so there's that side. then there's consequences. escalating to hitting the guy puts you legally in the wrong, etc. but then worse than that are the consequences outside of what you expect. like, your examples of punching the guy in the nose or whatever are monkey dance fighting. Whole groups of people are unphased by that. They do that for fun. it gets a lot worse.

    So you win the fight, get the table. Victory! and then twenty minutes later as you're finishing your meal your chair gets pulled out from under you as he drives your head into the edge of the table. Your nose is shattered, you lose your top front row of teeth, he's gone before you can even lift your face up. You don't know the guy's name, he was on a road trip from six states away and so you can't sue him, you're on the hook for the medical expenses. Or, worse, he does that to your mom, who's nice and won't ever see a Jack in the Box again without breaking down sobbing. Assaultive.

    Or, worse: you humiliate him like that? in front of his kids? he can't tolerate that, man, that is intolerable. You step out of the bathroom after you finish eating and don't even notice the other door open, get shanked six times in the kidney from behind. He spits on you as you crumple, you should've known better than to do that to him. Murderous.

    you can't deliver punishment without perspective and connection and being able to take responsibility. Society as a unit can do that because they are generally connected to everyone in the society, and can step up and soak the response to whatever level it goes to. but without that connection, you just get violence. and everyone's got different ideas about what that is. Legal, responsible martial arts is about getting people out of that, not opening the door to it.

  3. Josh - I will download and listen to the interview tomorrow. I'm always on the lookout for stuff like this, thanks for link.

    considerphlebus - First, I understand your/Miller's point. I do. Part of me agrees. Part of me does not. Does this make me a monster or a bad person? Perhaps.

    Second, Overall, the whole situation is kind of petty. Having a place to sit. (Although in my experience some of the worst fights can occur over the stupidest of things) Even if my mom was rude or launched the first attack, as you say, I can promise you it wasn't intentional. My mom does not have an aggressive bone in her body. Please also note that I did state "Granted, all this guy did was snap at my mom, which doesn't necessarily warrant a punch in the face." Regardless of who started it, I still think his behavior was inappropriate and I stand by my opinion. My mom could have stated her case differently, but either way she didn't deserve to be spoken to like that. You'll note that I didn't start anything, we ate our food and drove away. I don't believe cursing at someone warrants physical response. Or even a verbal one most of the time. I may have WANTED to punch him, but I DIDN'T.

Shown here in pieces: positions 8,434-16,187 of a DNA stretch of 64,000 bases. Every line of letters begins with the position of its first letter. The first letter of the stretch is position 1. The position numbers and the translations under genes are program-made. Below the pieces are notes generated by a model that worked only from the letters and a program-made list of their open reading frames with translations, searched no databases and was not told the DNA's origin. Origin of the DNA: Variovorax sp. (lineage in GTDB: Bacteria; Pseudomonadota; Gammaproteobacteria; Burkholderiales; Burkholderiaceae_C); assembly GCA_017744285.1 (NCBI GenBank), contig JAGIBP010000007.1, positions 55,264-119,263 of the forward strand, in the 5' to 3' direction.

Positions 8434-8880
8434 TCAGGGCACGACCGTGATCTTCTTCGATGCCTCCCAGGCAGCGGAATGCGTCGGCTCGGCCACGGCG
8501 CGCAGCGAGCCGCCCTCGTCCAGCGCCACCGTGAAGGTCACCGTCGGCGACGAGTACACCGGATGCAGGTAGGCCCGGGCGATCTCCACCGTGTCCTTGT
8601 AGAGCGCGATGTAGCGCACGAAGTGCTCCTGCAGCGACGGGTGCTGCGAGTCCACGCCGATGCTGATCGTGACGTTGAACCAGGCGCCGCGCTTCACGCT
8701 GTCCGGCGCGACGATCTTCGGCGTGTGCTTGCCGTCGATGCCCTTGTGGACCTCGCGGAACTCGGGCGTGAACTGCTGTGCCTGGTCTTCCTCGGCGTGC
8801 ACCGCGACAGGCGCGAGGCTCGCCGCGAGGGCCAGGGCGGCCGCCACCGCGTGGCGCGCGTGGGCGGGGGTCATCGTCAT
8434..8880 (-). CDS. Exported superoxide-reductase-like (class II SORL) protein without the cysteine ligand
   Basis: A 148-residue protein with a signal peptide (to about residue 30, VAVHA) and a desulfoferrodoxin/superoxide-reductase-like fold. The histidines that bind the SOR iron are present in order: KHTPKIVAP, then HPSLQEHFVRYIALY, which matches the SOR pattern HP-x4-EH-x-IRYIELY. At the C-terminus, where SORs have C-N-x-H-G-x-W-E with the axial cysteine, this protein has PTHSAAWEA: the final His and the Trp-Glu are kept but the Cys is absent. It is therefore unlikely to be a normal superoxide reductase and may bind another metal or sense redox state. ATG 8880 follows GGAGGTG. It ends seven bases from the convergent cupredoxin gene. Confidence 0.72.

But what I am asking is this, moving PAST the situation I spoke of, when, in your opinion, is it ok, (or is it ever ok) to raise the level of aggression? Someone yells at me or tries to talk shit about me in a bar, fine, I let it go. Someone tries to mug me, possibly beats me up a little bit, fine, I give them my wallet and let it go. Someone breaks into my house with the intention of raping and possibly murdering me. Is it THEN ok to fight back? Where is the line? And if you do set it at Murderous intent, then why do you set it there? Simply because escalation of violence has the potential to get messy and its not our job to defend ourselves?

    Personally, I don't believe in society being able to dole out punishment. I'm not saying I'm the person to do it, but if I ever get attacked or raped or anything, I can honestly say I don't have a lot of faith in the justice system to make things right. Obviously I have a long way to go before I can move past hang-ups like "fairness" and "justice". Call it quaint or old-fashioned, but that is just who I am. As long as I recognize that, and still act with better judgement, I am ok with that. Even so, if someone tries to rape or murder me, I will harm them in response, I will escalate the violence, and I will not feel bad about it. Miller talks about knowing where your line is and what you are capable of. That is my line. I may not be capable of acting on anything other than that, but if that situation arises, I will respond accordingly.

  4. So that I understand the topic clearly! You are asking how do we justify the use of martial arts not if it is a good idea or not.

    There is no simple answer in my opinion. As mentioned above by Josh and by you SGS I think it is a matter of what you believe is the line. What line is it okay to cross and not. If verbal assult is not big deal than it goes unrewarded. No response, say what you like, you don't matter and I don't care. etc...

    However, I do not believe that it is okay to simple ignore behavior that crosses the line. We have been taught by the society I live in to be nice. At great personal cost we are to be nice. Well that is crap. THAT is what Predators are counting on according to many readings.

    Yes escalation happens and yes there are tons of schools of thought on the matter. But I am not going to talk about that for now since it is not the point. That whole arguement from Miller and other can be summed up in one concept. Be prepared to face the consequences of your actions.

    Personally, I think people who act the way this guy did should also heed this advice. This time he did that because no one was there to stand up for your mom. Probably even sensing that she wouldn't escalate. Thus he is the bigger monkey. Yay for him.

    He might still have said something in your mom's husbands presence and spent the next several weeks eating apply sauce through a straw. Right or wrong I would agree with the latter occurrence. That doesn't make us bad people, it makes us human. At times we are not much higher in order than animals. Tribe behavior and such.